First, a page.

Read More →

In Memoriam: Helen Constantine

When I was a child, I spent my summers at a large and sprawling house in Plymouth, and these are some of my earliest memories. Playing hide and seek in three gardens, watching baby chicks bathe in a sink of water, sitting in the smallest ‘secret’ garden with a book all afternoon; these are some of the earliest childhood memories that I have. Travelling all day in my Mum’s Land Rover Discovery, sitting in the back seats and pausing on a motorway to eat sandwiches and apples. Pulling up at the house to be greeted by a pair of enormous geese, Charlie and Geraldine, who would chase me around the garden shrieking in a green summer dress. ‘Aunty Helen’, as she was known to us, was a small, smiling woman, always with outstretched arms, a plate full of food and a gentle word of wisdom. She once told me to help her to prepare food in the kitchen, I must have been eight years old or so, and a few hours later, watching many people gather around the table to eat vegetables that I had chopped up (and made a terrible job of it, I might add!) the first seeds of enthusiasm for cooking and entertaining may have been sown. Aunty Helen was a tireless giver; always there with a lap, a cuddle, a handbag she had painstakingly crotcheted or a potato sandwich. The memories I have of her from […]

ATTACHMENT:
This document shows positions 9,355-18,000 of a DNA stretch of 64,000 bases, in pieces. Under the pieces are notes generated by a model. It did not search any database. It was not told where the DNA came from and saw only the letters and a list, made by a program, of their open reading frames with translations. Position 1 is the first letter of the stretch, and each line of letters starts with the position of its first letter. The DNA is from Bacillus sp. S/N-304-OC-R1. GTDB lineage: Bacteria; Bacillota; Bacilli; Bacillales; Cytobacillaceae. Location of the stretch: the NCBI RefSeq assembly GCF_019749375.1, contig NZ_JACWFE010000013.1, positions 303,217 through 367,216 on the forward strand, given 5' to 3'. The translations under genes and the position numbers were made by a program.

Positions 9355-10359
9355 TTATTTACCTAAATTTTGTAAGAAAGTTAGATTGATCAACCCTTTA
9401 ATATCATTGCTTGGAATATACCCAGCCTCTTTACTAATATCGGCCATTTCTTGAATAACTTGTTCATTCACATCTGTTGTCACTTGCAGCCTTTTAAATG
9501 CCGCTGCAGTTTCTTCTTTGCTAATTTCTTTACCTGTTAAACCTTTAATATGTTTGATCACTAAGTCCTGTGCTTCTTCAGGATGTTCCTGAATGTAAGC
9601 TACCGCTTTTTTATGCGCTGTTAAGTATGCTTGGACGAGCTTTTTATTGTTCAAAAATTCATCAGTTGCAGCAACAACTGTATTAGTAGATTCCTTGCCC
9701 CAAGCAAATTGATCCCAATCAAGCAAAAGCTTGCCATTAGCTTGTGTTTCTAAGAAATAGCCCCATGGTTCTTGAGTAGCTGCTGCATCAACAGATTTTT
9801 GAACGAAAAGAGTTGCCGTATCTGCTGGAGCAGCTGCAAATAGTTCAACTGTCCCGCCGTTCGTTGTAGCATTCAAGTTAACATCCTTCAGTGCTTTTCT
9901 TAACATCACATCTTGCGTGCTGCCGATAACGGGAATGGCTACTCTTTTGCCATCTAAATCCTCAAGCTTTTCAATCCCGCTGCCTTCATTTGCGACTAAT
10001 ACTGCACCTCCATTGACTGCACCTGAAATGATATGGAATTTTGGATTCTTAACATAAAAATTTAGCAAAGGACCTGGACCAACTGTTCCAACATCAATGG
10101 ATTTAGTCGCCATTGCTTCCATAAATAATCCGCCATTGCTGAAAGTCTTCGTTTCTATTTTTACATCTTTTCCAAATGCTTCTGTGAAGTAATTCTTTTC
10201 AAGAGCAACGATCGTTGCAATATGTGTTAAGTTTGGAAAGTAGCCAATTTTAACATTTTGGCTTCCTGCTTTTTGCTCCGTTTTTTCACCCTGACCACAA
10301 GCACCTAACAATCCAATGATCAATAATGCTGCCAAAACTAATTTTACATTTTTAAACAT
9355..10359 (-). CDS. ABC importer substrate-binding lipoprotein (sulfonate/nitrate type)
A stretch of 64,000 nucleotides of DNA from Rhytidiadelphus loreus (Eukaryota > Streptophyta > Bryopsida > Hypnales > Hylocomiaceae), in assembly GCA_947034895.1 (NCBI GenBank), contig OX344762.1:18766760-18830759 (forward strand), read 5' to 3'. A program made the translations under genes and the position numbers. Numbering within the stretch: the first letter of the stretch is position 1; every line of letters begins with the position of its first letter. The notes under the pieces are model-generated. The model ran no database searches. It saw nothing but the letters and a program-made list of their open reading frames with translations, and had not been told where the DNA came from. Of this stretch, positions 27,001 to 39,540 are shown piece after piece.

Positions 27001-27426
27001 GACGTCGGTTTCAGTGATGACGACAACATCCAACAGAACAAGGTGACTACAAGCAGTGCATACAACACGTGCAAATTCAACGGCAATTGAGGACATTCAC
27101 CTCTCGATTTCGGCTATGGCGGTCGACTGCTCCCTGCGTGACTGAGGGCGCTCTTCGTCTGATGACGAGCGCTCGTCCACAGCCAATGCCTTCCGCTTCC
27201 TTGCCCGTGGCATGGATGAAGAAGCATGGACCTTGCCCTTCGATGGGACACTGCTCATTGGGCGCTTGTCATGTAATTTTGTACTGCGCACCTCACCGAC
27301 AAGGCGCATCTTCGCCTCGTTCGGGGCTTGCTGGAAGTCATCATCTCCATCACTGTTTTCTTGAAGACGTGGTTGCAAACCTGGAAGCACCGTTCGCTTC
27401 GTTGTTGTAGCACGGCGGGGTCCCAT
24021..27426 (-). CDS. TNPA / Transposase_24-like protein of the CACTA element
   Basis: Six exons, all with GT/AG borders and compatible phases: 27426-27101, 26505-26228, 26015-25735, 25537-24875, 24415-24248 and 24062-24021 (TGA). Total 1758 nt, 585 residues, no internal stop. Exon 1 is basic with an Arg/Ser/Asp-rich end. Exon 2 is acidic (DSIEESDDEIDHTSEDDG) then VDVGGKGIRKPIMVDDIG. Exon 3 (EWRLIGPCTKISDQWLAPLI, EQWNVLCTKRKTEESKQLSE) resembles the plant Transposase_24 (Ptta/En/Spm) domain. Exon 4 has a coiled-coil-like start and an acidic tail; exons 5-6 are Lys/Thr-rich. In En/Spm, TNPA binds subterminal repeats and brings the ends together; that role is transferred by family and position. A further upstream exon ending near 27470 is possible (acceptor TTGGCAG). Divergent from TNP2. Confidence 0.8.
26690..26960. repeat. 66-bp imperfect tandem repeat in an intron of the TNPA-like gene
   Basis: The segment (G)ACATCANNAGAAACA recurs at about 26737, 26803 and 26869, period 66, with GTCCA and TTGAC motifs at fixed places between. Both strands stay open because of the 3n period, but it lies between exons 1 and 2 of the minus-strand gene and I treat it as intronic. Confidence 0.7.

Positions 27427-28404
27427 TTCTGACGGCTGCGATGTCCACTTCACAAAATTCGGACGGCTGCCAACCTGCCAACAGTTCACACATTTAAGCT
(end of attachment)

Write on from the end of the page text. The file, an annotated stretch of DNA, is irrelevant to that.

Read More →

Don’t Blame Single Mums For High Streets Problems

Letter in the Echo newspaper, Thursday 1st March. In response to the following article: ‘Anna Waite: Druggies, Drunks and Single Mums Driving Upmarket Shops Out Of Southend.’ http://www.echo-news.co.uk/news/9557798.Druggies__drunks_and_single_mums____driving_upmarket_shops_out_of_Southend___/ “Anna Waite thinks druggies and single mothers are killing trade in Southend High Street. It would be great to be married with two incomes and a nice family business, but I’m not. […]

Read More →

Sleep Rough To Raise Awareness Of Youth Homelessness: with Southend YMCA

To donate, click here: http://www.justgiving.com/jackmonroesleepeasy This Saturday night, Southend YMCA are challenging people to ‘sleep rough’ to raise sponsorship money, and awareness of youth homelessness and the issues that young people face when forced to sleep on the streets. The ‘sleep out’ is being held outdoors on Saturday 2nd March, overnight in a car park in central Southend. It costs […]

Read More →